Breaking the Cycle of Poverty in Children of Leprosy-Afflicted Families in India: Nursing Student Perspectives

Monday, 30 July 2012

Cheryl Ann Corbett, APRN, MSN, NP-C
College of Nursing, Brigham Young University, Provo, UT
Karen Miller Lundberg, MS, RN, CNE
College of Nurisng, Brigham Young University, Provo, UT

Learning Objective 1: The learner will be able to identify ways that nursing students can contribute to breaking the cycle of poverty in children impacted by leprosy.

Learning Objective 2: The learner will be able to determine the positive benefits of students participating in global nursing education.


To show that children from families afflicted by leprosy in India are often trapped in a cycle of poverty and are restrained from attending school and become the source of family income through street begging. This presentation will identify strategies by nursing students participating in a global nursing course that contribute to breaking the cycle of poverty in these children.


Undergraduate nursing students participated in a four week global nursing and cultural immersion course in India. In collaboration with a non-government organization, students worked with children from leprosy-afflicted families. Two hundred children from these families attend a boarding school operated by the NGO, as they are not allowed to attend public schools due to the social stigma of leprosy. At this school the children are provided with a clean water source and regular meals. Children are placed in family groups and are taught values of character, cleanliness, health, and service in a safe environment. Students were assigned to “families” of children and actively participated with these children in various activities.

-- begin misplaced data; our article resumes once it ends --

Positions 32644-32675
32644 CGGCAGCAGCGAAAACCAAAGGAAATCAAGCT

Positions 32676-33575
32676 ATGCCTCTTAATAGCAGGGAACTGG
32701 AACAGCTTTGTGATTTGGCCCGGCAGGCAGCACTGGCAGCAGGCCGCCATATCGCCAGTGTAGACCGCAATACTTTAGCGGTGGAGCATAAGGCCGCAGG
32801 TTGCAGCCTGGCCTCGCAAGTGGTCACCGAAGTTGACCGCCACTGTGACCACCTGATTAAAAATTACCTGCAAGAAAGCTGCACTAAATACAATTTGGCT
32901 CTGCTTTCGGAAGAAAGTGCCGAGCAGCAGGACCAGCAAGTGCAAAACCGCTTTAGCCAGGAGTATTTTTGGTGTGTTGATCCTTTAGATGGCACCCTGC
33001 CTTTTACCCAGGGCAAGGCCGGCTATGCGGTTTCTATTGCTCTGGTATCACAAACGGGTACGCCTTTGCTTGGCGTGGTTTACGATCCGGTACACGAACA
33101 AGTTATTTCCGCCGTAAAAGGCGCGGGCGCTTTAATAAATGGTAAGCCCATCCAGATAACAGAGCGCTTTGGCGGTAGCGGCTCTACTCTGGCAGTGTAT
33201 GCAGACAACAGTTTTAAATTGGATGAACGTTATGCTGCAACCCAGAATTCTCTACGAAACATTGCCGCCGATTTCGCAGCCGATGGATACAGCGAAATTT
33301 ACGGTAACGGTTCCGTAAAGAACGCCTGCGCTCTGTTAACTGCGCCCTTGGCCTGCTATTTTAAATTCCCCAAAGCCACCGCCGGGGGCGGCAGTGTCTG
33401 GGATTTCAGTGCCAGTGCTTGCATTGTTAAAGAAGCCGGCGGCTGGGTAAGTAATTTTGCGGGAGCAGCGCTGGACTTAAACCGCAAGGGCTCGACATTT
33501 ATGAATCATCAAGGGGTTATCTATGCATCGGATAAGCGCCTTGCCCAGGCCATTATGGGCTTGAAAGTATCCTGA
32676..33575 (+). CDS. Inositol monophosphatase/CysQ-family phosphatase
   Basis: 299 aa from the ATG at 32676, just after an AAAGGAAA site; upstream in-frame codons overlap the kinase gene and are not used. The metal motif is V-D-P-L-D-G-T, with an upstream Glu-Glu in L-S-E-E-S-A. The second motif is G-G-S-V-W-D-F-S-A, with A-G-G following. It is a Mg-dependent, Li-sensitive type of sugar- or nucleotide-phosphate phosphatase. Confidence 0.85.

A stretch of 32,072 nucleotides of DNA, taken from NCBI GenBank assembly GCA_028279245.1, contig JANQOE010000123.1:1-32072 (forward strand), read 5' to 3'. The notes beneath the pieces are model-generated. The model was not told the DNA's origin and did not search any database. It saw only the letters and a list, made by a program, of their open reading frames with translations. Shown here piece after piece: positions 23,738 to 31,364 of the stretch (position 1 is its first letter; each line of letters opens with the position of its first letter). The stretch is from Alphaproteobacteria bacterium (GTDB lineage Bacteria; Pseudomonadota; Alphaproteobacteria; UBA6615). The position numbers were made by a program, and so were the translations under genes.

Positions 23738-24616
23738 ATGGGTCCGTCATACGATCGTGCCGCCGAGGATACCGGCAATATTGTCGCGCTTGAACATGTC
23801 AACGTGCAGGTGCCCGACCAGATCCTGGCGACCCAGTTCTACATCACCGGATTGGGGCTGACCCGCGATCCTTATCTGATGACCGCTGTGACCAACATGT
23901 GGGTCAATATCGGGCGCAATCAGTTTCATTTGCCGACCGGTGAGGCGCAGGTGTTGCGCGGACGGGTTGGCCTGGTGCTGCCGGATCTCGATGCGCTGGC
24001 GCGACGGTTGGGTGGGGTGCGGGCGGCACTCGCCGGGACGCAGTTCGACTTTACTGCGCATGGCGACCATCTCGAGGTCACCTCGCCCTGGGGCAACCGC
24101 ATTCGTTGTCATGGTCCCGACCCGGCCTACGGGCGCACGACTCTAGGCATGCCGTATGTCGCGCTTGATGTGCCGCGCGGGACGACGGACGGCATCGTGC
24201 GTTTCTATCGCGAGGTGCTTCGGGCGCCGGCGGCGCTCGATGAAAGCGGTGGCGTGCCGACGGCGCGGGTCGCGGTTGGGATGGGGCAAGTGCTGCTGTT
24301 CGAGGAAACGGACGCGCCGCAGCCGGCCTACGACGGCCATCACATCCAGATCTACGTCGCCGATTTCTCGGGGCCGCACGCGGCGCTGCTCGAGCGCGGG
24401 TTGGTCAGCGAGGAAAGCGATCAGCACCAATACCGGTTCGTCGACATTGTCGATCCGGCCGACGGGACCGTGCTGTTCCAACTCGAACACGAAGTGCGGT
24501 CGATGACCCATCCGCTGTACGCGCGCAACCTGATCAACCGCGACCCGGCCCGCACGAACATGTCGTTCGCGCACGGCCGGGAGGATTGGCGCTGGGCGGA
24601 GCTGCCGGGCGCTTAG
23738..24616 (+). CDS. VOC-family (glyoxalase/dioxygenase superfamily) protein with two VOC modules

Students interacted daily with children assisting them with school assignments, helping them with learning the English language, teaching appropriate social interactions, and teaching them a variety of new skills. Nursing students taught classes to the children and staff on basic first aid, CPR and hygiene principles. Nursing skills were implemented and developed by giving essential immunizations, performing physical exam screenings and skin examinations specific to potential illnesses in this population.


The results of the many interactions between children and nursing students were very positive and had a lasting impact on both parties. The children benefited intellectually and emotionally from the one-on-one attention provided by the nursing students. Students expressed the life-changing impact that participating in global health nursing had on them.